You can now use the arrow keys to move up and down through the standard pointer schemes. There is one called 'Windows Standard Large'. You may or may not see 'Windows Standard Extra Large' depending on your installation. If you do not, AbilityNet can supply the necessary software (see contact details at the end).

The 'Windows Standard Inverted' schemes make the pointer white over a black background and black over a white background.

The mouse pointer changes shape when it is over different objects. For example, when it is over the document window it is a thin 'I-beam' that might be difficult to see. It is possible to assign a more visible shape, such as the arrow, to make the pointer easier to see at these times. The Large and Extra Large pointer schemes have the larger arrow assigned to all instances where pointers are more difficult to see.

Another visibility enhancement option is to change the colour schemes used within Windows. Open the Control Panel as before and then open the Accessibility panel by double clicking or moving the highlight with the arrow keys and pressing Enter. Bring the Display page to the front by clicking on the tab or pressing Control+Tab twice.

Now click the check box next to "Use high contrast" or tab once and press the spacebar for the same result.

Click on the High Contrast Settings button or tab again and press spacebar. A dialog box appears that allows you to choose the high contrast colour scheme of your choice. These are predominantly white text on a black background or black text on a white background. Click on your choice or tab once and arrow up and down.

To increase the sizes of fonts used by Windows 95 or later versions in menus, buttons and some dialogue and message boxes choose the Custom option and tab again to the box in which you can arrow through schemes that include the words 'large' or 'extra large' next to them which indicate that they will affect the size of the text.

The one that might be considered to offer the best support for many visually impaired people is 'High Contrast Black Extra Large'.

These colour schemes can also be used as a starting point for your preferred combination of colours and text sizes. Each screen element may be changed and the new colour scheme saved under a new name.

To customise the colour schemes, open the Control Panel as before and then open the Display item by double clicking or moving the highlight with the arrow keys and pressing Enter. Bring the Appearance page to the front by clicking on the tab or pressing Control+Tab twice.

This page contains a snapshot of a sample Windows screen and below a bar listing the currently selected `colour scheme'.

To change to a new pre-set scheme, click the mouse on the `colour scheme' box and press the up and down arrow keys. When the snapshot looks good press the enter key to select it. Some of these " 'High Contrast' schemes include contrasting colours and larger fonts.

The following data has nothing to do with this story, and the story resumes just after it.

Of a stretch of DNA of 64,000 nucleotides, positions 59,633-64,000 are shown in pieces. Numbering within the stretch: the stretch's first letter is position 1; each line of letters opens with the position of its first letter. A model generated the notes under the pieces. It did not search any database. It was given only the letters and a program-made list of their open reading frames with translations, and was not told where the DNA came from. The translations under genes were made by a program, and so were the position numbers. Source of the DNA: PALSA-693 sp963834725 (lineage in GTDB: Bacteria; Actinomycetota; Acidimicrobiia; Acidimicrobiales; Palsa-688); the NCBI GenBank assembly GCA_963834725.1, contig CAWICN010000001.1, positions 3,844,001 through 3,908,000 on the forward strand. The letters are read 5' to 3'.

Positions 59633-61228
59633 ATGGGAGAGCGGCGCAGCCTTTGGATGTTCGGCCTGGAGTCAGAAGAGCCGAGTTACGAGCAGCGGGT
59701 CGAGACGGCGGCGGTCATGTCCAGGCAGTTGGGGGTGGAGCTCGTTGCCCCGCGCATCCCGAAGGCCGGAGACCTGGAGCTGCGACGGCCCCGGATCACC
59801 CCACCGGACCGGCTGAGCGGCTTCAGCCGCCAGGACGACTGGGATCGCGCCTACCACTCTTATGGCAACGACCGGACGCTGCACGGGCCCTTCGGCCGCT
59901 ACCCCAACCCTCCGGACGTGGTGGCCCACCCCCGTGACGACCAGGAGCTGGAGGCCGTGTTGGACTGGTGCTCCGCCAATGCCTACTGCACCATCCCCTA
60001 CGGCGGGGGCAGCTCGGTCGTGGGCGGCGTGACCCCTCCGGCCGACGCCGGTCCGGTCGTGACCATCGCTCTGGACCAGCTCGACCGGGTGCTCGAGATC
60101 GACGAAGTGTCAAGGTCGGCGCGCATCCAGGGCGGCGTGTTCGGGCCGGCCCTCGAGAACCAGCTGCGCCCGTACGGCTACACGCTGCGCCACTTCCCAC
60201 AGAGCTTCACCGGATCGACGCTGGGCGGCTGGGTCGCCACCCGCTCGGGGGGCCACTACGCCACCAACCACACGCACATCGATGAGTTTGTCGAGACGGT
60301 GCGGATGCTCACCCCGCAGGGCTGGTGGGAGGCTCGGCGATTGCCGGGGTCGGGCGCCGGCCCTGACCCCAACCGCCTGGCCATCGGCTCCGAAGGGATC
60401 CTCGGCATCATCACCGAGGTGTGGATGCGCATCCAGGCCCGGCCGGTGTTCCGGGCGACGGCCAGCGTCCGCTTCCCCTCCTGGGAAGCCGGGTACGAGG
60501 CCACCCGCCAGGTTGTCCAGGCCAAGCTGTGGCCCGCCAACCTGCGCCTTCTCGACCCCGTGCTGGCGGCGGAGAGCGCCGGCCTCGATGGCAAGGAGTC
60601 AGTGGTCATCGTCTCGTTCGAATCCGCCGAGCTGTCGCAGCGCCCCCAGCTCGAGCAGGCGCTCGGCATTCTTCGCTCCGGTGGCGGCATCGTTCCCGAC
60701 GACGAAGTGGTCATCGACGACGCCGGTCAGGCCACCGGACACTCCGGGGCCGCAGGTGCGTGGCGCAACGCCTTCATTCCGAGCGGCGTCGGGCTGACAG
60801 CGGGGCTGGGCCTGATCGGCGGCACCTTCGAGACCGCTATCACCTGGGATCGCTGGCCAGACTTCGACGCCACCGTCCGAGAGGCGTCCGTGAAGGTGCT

To create an entirely new colour scheme, first select one of the pre-defined schemes as a basis for your own as above. Choose the item you wish to change by clicking on a particular element in the snapshot window or by Tabbing three times to and moving up and down through the 'Item' box below it with the arrow keys.

You can change the foreground (text) and background colours of each item by clicking on the coloured block (bottom right) or pressing Tab until highlighted the block is highlighted and and pressing Enter. A colour palette will appear and you can click on or arrow around and press Enter on the desired colour.

To save changes click or Tab to and press Enter on the 'Save As' button, give it a name and press Enter.

Windows 98 also has a utility that can enlarge part of the screen. If it is not to be found in the Start menu, under Programs, 'Accessories', 'Accessibility' and 'Magnifier' then it will need to be installed from your Windows CD.

When running there appears at the top of the screen a window that shows a magnified area of the lower screen. It will follow whatever is moving (although there are bugs that mean that it won't track as you type in Word 97 and perhaps other packages too). Whenever the mouse is moved it will follow the pointer to include that part of the screen in the magnified window.

Microsoft's magnifier is really only useful as a backup for those who can see the larger of the fonts in the 'High Contrast' colour schemes but who have difficulty reading certain dialogue boxes that are unaffected by the larger font changes.

* This article was produced in association with AbilityNet, a charity concerned with all areas of computing and every disability, which acts as an independent assessor of

access technologies. For more information contact AbilityNet on freephone 0800 269545, email: enquiries@abilitynet.co.uk
or see its web site:

[Section four ends]


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Published by Headstar Ltd
Copyright 2000 Headstar Ltd

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[Issue ends]


National Helpline: 0800 269545 e-mail:enquiries@abilitynet.co.uk http://www.abilitynet.co.uk PO Box94 Warwick CV34 5WS Tel: 01926 312847 Fax: 01926 407425